Ever since its inception just over a hundred years ago, the Labour Party has always provided rich material for newspaper cartoonists of varying political hues.
The majority of papers in Britain are owned by the right - so it is unsurprising that the majority of cartoons in the new Did Cowards Flinch? exhibition are viciously anti-Labour and anti-socialist.
This was especially true in the early years of the party’s history, notes Alan Mumford, writer of Did Cowards Flinch?
“Part of the political history of the 1920s and 1930s is that the Tory press were able to mount big scare campaigns against Labour,” he says. “That’s lasted into recent times.”
This tendency has lessened with the advent of Tony Blair and New Labour, he adds, “though even with him, in 1997 there was still the view that underneath it all you were still going to get socialism red in tooth and claw”.
But Mumford notes there has also been a tradition of left wing newspaper cartoonists, starting with the Australian socialist Will Dyson who worked on the Daily Herald, the first Labour supporting newspaper.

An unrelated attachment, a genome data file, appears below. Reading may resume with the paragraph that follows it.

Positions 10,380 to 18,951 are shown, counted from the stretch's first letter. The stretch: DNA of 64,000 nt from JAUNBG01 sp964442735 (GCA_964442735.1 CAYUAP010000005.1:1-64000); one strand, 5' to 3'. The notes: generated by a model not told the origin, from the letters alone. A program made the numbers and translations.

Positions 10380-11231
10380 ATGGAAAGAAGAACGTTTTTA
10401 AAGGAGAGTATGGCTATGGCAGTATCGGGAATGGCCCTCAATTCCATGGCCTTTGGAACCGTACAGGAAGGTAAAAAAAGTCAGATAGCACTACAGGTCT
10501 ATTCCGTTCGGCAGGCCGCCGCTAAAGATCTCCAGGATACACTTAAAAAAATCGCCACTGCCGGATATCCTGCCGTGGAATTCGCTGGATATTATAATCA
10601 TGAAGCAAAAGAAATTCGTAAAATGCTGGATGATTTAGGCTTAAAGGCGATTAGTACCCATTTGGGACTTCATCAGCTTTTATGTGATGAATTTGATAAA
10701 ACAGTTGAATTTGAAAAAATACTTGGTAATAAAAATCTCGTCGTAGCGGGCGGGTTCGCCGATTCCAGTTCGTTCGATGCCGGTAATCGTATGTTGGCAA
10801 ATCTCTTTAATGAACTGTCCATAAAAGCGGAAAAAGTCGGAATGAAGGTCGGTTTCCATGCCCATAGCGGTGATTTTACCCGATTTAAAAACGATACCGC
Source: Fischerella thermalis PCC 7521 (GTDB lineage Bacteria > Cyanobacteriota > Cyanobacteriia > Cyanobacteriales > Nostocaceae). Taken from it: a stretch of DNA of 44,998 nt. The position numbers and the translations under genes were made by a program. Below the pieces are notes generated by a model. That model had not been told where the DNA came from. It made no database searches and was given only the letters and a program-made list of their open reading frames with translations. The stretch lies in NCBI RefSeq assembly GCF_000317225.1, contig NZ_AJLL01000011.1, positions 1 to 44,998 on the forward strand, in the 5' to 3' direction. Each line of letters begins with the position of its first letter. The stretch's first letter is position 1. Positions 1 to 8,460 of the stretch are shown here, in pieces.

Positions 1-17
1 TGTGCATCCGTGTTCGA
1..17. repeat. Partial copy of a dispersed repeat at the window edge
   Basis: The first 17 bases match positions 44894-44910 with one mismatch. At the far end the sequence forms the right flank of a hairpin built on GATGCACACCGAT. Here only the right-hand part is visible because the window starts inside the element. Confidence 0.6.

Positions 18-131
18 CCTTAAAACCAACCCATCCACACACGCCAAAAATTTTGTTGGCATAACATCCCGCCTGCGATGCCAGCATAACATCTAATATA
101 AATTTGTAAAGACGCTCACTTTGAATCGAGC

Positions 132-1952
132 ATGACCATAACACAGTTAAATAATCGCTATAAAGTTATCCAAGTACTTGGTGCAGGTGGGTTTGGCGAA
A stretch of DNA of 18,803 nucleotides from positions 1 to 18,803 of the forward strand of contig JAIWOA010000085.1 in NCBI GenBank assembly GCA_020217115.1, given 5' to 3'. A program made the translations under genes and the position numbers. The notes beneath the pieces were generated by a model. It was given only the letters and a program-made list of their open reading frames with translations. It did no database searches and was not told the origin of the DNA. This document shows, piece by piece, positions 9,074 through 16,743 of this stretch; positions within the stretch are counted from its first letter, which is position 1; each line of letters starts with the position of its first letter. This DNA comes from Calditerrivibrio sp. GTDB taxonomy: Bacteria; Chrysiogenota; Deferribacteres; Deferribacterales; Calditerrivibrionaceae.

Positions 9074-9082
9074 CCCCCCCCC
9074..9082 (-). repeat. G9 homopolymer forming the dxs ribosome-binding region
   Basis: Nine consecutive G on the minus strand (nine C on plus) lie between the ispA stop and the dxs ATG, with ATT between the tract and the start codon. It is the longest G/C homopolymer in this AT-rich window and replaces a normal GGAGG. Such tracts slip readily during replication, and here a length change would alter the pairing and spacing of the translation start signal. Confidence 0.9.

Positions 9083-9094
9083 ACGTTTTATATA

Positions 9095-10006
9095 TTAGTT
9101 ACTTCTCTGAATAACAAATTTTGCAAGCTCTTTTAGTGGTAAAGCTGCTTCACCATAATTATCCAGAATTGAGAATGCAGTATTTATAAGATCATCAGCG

Others included David Low, who worked for the right wing London Evening Standard.
“Low was given a contract that said he could draw any cartoon he wanted - though a number of his cartoons were withheld,” says Mumford.
These left wing cartoonists repeatedly depict a familiar theme - Labour leaders moving away from their roots and becoming wedded to the interests of the ruling class.
Mumford has been a Labour Party member for 50 years, and describes himself as looking to Tony Crosland’s vision of reformist socialism, which was very moderate at the time, but is now to the left of New Labour.
“I finished this book with a rather sad feeling,” he adds.
“Some of the things I continue to believe in - particularly the emphasis on equality - have almost disappeared as a forefront issue.
“I guess a lot of people would take the view - as the cartoonist Dave Brown does on the book’s front cover - that the red flag has gone from red, to pink, to not very pink... and then there’s Tony Blair.
“Broadly that would be my view of the Labour Party.”
Many look back to the spirit of Old Labour with nostalgia. Yet as this exhibition shows, Labour in government was repeatedly thrown into crisis as the logic of the nation state brought it into conflict with the workers whose interests it was meant to serve.
The exhibition of original cartoons is on at the Political Cartoon Gallery, 32 Store Street, London WC1E until Christmas.